15. Isnt it smarter to put most of your spend on the Reserve because of the 3x?

    Also, what are your thoughts of me investing on gaining points on JetBlue vs Alaska? Which one has better return for example, using points on Lufthansa or Emirates?

  16. What about the Chase Business Ink for telecom and office supply purchases (at 5x); the fee is $95/year which is ~$60 (after tax – assuming you can deduct and depends on marginal tax rate). At 1.5 c/point that means you need to accrue about 3500 points to make it worthwhile or about ~$1,000 in spending in this category at a marginal accrual of 3.5 point/$ (5 – 1.5 for the unlimited; would be a bit less if you compare to Sapphire or Preferred as basis).

  17. @ Cynthia

    You should compare the value of the points in terms of redemption:
    1) SPG card gives you 2x points = 6 Marriott (range of value for possible redemption)
    2) Chase SR gives you 3x points = 4.5 c/$ of buying power if redeem on travel
    3) Amex Platinum gives you 5x (if book through them on non-refundable) = 5 c/$ (or up to 10 c if you book your selected airline)

    I think each has value depending on how you are looking to spend the points.

  18. I’m surprised to see the AA and Alaska cards on this list, since they are pretty easily churnable. The rest of the list makes sense. I got the Prestige at $350 AF, so will definitely keep that, but I’ll still try to get a retention offer.

  19. I keep Barclay AAviator Red because the “chip and pin” is very useful in Europe. I’ll be cancelling my Citi AA when the AF comes due.

    I’m fortunate to pay only $350 AF for Prestige since I applied in-branch. I’ll definitely keep it for “4th night free”, but now that I have CSR I’ll put very little spend on it. (I do spend a lot on “entertainment”, which earns 2x on Prestige, but I now put domestic entertainment on my Chase Freedom Unlimited card, since I find UR points to be much more valuable than TYP.)

  20. I keep thinking of getting the Hyatt or the IHG card, but is a free night without status for someone used to upgrades, free breakfast, late checkout, etc. really that great? There might be some times that I could use it, but most of the time would rather have the benefits. As Lucky said, he gets Hyatt benefits. Because of the recent near elimination of the Hyatt program (except for those at the highest level), there is not much left in the way of benefits for those at the lower levels, even with a free night. Would be interested in the thoughts of others.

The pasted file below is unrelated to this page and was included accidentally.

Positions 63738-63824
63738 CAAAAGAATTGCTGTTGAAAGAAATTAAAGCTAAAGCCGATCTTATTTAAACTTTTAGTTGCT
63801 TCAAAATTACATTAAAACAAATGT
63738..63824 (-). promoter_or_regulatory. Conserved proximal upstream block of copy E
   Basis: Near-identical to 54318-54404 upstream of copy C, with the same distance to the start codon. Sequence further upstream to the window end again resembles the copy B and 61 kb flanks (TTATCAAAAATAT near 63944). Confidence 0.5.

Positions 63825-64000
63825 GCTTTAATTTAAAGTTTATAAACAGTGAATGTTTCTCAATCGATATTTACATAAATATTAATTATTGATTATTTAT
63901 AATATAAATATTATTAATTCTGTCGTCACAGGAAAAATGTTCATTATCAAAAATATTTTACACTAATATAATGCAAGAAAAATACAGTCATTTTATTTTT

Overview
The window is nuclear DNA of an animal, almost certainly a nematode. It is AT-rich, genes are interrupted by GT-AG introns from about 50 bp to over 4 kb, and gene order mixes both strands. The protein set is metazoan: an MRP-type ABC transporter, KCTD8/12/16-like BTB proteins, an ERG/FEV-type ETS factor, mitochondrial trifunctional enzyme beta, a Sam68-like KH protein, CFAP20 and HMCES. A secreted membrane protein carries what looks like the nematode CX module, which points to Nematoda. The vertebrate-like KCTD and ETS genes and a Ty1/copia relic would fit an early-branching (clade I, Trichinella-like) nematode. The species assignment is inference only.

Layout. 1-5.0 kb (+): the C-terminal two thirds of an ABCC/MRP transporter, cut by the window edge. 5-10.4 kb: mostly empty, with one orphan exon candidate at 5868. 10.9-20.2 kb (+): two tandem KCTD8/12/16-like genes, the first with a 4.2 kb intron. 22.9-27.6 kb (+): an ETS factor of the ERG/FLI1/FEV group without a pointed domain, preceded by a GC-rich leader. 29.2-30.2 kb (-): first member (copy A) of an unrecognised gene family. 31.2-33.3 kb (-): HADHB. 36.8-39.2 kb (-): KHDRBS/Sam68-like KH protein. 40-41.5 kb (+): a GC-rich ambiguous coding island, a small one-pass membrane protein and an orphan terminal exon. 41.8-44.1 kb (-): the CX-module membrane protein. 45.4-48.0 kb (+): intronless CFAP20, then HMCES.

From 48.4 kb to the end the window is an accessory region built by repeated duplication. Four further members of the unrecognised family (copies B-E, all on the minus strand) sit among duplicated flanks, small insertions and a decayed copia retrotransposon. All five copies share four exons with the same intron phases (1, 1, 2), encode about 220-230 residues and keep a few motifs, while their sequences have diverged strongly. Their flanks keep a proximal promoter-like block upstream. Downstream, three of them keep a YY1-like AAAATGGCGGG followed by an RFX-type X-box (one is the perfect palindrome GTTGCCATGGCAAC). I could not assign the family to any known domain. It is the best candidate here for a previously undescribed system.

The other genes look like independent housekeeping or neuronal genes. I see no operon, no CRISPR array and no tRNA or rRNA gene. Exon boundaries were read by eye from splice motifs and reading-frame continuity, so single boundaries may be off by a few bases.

21. Would also like to add a comment on the Alaska card, it would be great if one could get two for one with a first class fare, but that does not seem to be part of the deal.

  22. Nevsky – I like to overnight in San Francisco from time to time. The IHG card annual free night (and the Citi Hilton Reserve free weekend night with $10,000 spend) are great for weekends when I would otherwise have to pay $300-$400 or more for the room. (The category limits on the Hyatt and Marriott cards limit their usefulness in this situation.)

  23. Ben,
    Thanks for this credit card info.
    I would actually like to add the IHG Rewards Card to my portfolio.
    However, Chase has gotten so stingy with overall cedit that – after getting the Marriott Card – they actually reduced my credit line on the Freedom and the Freedom Unlimited cards by 5K each, in order to maintain the overall credit line.
    I found that to be almost a paranoid move, given my impeccable credit history.
    I requested more credit on the CSR to avoid my credit score taking a hit when I book several air tickets.
    They don’t seem to want to grant that either.

    What’s going on …?

  24. Nevsky: IHG rewards include Platimum Elite, 10% point rebate on points (up to 100,000 points a year). I’m waiting to get this until after I get and put the required spend on a Marriott card.

    The Alaska card is most valuable for Alaska, Seattle, and Portland residents who can best take advantage of their stopover and open jaws rules on award and Companion fares. As an example, I’m looking at booking two cheap 1st class tickets Sea to Minn this Summer then Companion Fare back to Seattle, Stopover until January, Continue to Hawaii and back, Stopover until March then finish Sea to Palm Springs. I need to wait until I’m back in the US to book, so that I can buy an upgraded seat, then while the booking is still cancellable, upgrade the Hawaiian segments with miles. I’ll need to get back from Palm Spring, but by then I’ll have another Companion Fare, and I’ll have a new route worked out for it by then.

  25. Do we have any idea now that Alaska owns Virgin America, if the companion pass can be used for Virgin flights?

    As an east coasters, this would be lucrative.

Leave a Reply

Your email address will not be published. Required fields are marked *